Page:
Personable robots, advanced prosthetics and entrepreneurship figure prominently in campus visit.
The students, staff and faculty of MIT's Comparative Media Studies program showed they could walk the walk and talk the talk of transformative media technology when they turned the Stata Center lobby into an attention-grabbing interior landscape on Feb. 22.
A human-sized comic book hero placard pointed the way. A three-section slide show filled a wall with moving images of CMS projects. Computers, brochures and, of course, food competed for table space. "Grab a stress bulb," CMS undergraduate administrator Generoso Fierro told passersby as he handed out squeezable canary-colored toy light bulbs, stamped with "Comparative Media Studies."
Most important, on hand to chat and answer questions were representatives of the Convergence Culture Consortium, New Media Literacies, the Educational Arcade, Hyper Studio and other programs within CMS, itself part of MIT's literature section.
The occasion was the CMS Colloquium special event: "Converging Media: Games, Literacy and Culture Research Fair."
"We wanted to show the range of activities CMS is involved in," explained DeFlorez Professor of Humanities Henry Jenkins. "It's also a chance to show our students about branding and publicity. We always get kids to think about our messages and our role as communicators."
Of great satisfaction to Geoffrey Long, a second-year graduate student, was the timing of the three PowerPoint projectors that were showing images of CMS projects in a continuous loop. Each projector managed, every 30 seconds, to coordinate the projection of the words "Comparative Media Studies" across the wall.
He hoped that students walking into the fair would get a sense of excitement.
"The greatest thing about CMS is that it's still a small department but it's the fastest growing undergraduate major,'' Long said. "There's so much cool stuff happening here. The concept of the fair is to spread that out a little bit. I don't think people know about us as much as they should."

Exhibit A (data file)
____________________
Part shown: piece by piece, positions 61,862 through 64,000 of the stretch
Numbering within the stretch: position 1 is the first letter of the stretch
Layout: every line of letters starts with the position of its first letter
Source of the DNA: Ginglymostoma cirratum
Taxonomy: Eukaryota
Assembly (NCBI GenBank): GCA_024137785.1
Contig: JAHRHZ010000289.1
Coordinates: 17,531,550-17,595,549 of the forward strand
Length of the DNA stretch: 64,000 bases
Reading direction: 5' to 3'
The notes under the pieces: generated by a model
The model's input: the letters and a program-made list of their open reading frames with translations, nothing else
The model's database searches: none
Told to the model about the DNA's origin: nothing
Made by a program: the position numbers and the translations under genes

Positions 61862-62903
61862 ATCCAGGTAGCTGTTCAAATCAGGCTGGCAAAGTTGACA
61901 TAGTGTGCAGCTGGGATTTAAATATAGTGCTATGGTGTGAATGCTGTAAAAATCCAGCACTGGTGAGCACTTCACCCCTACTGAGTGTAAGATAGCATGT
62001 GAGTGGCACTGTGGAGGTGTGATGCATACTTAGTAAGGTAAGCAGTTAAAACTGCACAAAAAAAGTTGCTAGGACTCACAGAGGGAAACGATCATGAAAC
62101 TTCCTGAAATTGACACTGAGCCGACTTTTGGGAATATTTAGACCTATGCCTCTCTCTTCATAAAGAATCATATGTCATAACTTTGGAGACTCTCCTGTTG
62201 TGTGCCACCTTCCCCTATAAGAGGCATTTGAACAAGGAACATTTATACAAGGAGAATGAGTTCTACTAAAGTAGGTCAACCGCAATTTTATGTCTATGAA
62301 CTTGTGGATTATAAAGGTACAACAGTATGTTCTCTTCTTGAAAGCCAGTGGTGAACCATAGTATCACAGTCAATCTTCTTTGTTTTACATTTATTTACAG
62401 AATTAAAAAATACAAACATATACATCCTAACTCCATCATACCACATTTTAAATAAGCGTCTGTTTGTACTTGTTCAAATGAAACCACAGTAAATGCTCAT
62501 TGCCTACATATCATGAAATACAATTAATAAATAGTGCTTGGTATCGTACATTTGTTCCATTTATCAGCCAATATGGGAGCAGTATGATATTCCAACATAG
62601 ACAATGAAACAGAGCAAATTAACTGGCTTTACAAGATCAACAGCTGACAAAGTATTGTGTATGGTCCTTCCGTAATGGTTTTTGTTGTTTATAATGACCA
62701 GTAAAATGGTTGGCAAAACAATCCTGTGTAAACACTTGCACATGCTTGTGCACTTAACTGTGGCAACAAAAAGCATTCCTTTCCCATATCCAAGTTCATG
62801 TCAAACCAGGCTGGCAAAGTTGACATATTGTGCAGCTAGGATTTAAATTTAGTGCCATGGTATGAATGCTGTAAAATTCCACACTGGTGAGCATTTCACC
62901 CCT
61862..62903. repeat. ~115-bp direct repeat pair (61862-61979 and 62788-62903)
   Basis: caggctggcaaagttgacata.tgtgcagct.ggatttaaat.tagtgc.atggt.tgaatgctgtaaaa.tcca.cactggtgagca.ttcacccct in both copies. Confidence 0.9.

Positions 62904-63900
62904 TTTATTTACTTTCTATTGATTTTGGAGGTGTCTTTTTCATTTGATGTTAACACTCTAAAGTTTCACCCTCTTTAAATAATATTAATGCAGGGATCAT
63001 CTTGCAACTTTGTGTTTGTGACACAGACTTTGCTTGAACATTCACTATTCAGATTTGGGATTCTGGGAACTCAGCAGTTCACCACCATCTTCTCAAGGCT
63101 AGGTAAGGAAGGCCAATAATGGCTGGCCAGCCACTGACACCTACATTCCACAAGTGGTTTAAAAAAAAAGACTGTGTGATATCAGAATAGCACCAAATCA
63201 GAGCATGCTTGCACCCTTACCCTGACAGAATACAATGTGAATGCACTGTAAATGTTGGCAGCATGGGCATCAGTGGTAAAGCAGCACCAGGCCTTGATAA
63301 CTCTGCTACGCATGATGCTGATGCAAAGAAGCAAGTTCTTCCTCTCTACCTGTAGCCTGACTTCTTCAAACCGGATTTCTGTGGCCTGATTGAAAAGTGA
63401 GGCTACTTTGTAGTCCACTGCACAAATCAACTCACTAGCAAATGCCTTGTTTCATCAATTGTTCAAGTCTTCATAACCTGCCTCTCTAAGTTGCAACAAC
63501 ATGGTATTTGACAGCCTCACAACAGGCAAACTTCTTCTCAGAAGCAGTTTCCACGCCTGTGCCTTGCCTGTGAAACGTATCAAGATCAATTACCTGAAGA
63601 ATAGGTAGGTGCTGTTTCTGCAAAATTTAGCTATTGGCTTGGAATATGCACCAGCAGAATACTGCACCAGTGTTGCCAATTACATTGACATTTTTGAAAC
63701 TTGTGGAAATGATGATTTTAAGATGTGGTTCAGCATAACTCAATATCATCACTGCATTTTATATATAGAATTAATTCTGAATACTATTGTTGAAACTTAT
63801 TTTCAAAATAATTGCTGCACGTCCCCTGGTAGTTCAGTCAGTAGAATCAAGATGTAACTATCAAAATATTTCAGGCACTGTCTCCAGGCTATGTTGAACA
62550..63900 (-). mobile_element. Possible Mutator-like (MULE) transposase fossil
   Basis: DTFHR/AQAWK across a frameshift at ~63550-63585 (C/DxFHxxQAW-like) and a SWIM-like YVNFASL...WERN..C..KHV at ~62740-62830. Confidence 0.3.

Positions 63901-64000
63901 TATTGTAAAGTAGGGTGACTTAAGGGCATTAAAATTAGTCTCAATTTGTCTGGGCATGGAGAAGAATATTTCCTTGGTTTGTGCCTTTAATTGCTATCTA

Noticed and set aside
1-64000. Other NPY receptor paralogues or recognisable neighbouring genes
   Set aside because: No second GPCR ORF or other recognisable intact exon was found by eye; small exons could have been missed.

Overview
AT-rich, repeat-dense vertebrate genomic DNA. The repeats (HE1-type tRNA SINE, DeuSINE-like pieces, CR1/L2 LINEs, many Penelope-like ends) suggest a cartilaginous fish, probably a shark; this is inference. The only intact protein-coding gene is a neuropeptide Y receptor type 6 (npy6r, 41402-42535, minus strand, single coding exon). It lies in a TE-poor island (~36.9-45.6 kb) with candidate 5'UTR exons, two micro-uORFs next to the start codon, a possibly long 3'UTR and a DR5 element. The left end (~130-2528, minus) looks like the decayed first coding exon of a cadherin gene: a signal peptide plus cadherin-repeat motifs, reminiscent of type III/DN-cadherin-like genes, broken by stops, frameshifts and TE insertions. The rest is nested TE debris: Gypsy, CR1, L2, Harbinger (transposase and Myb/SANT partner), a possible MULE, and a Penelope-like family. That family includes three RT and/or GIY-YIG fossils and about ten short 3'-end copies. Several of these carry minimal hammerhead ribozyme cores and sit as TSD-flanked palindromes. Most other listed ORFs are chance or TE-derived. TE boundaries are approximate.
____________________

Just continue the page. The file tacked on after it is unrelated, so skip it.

One of the newer projects is a joint MIT and Singapore project, the "Gambit Game Lab," which will promote and foster digital game research globally. Philip Tan, Gambit executive director, chatted with fair-goers under a Gambit banner and near a laptop loaded with some of his personal game collection.
"We're focusing on innovation in a way that makes it practical," he explained, as a zombie stumbled with a menacing gait across the laptop's screen. That requires "trying to take every single one of our research ideas and build a game out of it. Not only does that mean we have to keep ourselves very practical but gives a means of sending our research out."
Projects include the development of new games played with body movement or that use aural cues; this may open up the game market to the sight impaired, Tan said. Such innovations may require new genres or stories. For example, previously unserved gamers may not like zombies, Tan noted, although he added with a grin, "a lot of people do like zombies."
"It's very important for us in CMS to observe the medium as it develops and maybe even try to contribute to it so it can run the gamut of all the different kinds of expressions it's capable of," Tan said. "None of us want to see games pigeonholed. There's a tendency for the gaming industry to do that because risk is such an issue."
Across the lobby, Scot Osterweil, creative director of the Education Arcade--which explores the use of educational games--fielded numerous questions about an education game in development, tentatively called "Labyrinth." Designed to teach math and literacy to middle school students, Labyrinth features puzzles and monsters that challenge students to solve problems; it's not meant for play during school hours but kids may play it at home to prepare themselves for a math curriculum in class.
"This is a chance to restate what good learning games are about," Osterweil explained. Behind him a poster proclaimed the four "freedoms" of game play: freedom to fail, freedom to experience, freedom of effort and freedom to try on new identities.
The fair demonstrated that CMS research "may be serious but it's also fun and has real-world applications," said Margaret Weigel, New Media Literacies research manager.